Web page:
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Avoid Common Money Mistakes

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We all have shortcomings when it comes to managing finances. Identify your underlying money management mistakes ditch less effective financial habits and take control of your future.

Here's what NOT to do:

Mistake #1: Spend Mindlessly

Do you spend money on things that don't matter to you? It's easier to make purchases that align with your priorities when you determine your life values and set financial goals. Uncover what you cherish most to make wise financial decisions that align with your core values.

Mistake #2: Let Your Financial Paperwork Pile Up

Make time to get organized. Stay on top of your finances so you are aware of important information about your accounts and know when payments are due. Actively manage your finances to avoid unnecessary late fees and additional interest charges.

Mistake #3: Shortchange Your Savings

Savings ensure you are covered in the event of a financial emergency and allow you to purchase that next big-ticket item without increasing your debt.

Mistake #4: Waste Money on Minimum Payments

Even an extra $10 each month toward your credit card balance makes a difference. Find the extra money by reducing your grocery bill, changing to a cheaper cell-phone provider or switching to a different cable carrier. Put any extra money you can find toward your credit cards.  Reducing your outstanding debt faster will put more money in your pocket in the future, meaning you won't have to use your credit card next time.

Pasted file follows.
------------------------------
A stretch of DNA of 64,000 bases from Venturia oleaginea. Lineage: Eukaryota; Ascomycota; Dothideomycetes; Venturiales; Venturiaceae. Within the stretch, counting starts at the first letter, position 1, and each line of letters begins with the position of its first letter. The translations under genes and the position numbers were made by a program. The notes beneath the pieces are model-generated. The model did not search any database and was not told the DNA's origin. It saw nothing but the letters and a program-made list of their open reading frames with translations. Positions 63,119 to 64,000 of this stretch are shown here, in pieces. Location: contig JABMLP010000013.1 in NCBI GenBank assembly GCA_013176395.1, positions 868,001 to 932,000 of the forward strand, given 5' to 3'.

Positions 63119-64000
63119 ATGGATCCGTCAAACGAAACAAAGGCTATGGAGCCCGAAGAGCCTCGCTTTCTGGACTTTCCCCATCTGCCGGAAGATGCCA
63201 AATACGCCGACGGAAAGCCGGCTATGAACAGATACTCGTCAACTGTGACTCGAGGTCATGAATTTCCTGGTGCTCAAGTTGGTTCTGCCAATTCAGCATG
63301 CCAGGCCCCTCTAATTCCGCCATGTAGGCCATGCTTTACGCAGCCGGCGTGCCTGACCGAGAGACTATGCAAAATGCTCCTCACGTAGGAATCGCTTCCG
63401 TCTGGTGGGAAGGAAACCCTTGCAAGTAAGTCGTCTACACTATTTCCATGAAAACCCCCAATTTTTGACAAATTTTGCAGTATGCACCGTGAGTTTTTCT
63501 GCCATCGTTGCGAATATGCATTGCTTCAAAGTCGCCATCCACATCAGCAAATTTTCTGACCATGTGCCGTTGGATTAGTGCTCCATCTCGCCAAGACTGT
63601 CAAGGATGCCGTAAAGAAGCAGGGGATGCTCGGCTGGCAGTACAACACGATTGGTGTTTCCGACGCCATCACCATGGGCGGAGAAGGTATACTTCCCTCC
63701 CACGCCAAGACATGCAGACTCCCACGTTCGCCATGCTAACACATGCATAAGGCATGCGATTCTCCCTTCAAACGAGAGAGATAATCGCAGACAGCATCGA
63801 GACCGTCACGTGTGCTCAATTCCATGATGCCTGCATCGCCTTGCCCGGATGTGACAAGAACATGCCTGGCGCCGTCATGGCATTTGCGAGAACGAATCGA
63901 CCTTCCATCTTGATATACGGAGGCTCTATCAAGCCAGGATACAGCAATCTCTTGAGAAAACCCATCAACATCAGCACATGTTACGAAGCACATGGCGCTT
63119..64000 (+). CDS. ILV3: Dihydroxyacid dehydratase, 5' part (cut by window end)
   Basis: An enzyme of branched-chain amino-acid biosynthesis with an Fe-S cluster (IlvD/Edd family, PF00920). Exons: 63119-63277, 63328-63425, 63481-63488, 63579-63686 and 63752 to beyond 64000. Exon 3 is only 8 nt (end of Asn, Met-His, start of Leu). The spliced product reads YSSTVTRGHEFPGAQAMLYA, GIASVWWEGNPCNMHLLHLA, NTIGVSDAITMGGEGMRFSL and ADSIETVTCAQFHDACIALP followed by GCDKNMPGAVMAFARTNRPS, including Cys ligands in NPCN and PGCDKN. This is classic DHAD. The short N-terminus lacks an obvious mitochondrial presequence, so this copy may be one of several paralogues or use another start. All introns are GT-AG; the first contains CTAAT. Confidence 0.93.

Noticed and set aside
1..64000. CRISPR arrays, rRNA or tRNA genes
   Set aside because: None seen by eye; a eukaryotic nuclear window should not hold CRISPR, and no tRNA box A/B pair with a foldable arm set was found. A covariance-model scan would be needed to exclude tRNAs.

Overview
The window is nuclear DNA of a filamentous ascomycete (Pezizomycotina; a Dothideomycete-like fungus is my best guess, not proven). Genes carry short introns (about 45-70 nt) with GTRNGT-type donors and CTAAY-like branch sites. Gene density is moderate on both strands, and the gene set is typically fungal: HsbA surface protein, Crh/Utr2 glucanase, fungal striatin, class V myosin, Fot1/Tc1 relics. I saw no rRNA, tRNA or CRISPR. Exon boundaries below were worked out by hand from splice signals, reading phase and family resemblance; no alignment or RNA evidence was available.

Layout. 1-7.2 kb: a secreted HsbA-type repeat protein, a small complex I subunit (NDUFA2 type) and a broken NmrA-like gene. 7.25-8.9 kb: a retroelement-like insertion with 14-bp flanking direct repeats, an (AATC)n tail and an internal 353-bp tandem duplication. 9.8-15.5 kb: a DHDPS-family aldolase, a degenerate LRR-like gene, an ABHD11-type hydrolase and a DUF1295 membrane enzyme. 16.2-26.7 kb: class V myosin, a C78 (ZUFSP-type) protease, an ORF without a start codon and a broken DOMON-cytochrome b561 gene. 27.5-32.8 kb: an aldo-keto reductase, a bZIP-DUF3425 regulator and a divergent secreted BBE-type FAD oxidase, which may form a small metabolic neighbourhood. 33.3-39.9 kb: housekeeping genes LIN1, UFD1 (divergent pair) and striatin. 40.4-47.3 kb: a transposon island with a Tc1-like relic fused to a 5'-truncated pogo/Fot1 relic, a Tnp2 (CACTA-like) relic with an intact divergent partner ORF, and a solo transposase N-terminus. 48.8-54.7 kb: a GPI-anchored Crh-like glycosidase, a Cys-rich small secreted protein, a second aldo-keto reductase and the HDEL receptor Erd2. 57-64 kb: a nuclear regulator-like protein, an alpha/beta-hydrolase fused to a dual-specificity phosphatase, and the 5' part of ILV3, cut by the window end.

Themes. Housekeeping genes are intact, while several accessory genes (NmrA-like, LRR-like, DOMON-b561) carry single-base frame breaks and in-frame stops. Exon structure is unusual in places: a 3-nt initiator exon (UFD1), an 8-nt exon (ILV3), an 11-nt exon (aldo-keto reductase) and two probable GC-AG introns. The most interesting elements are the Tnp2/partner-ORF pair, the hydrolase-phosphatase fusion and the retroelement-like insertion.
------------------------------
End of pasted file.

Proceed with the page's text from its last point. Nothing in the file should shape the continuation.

Mistake #5: Procrastinate

It’s easy to put off the tasks we want to do least. Take a lunch hour and tackle a financial goal, whether it’s reviewing your insurance policies or creating a will. Bonus points for opening a savings account. Seeing one of your financial goals put into motion may give you the boost of confidence you need to move on to your next goal.

Mistake #6: Put Off Your Future

Actively plan and manage your retirement. Even if it seems far away, begin to determine how you’ll pay yourself in your retirement years. If you are nearing retirement age or are currently in retirement, taking steps to understand items like when you should start making withdrawals from Social Security should take priority.

Acknowledging your past money mistakes now will enable you to recognize them — and replace them with better decisions — in the future. Over time you will see that these new financial habits become second nature.

[Any reference to a specific company, commercial product, process or service does not constitute or imply an endorsement or recommendation by National Endowment for Financial Education.]

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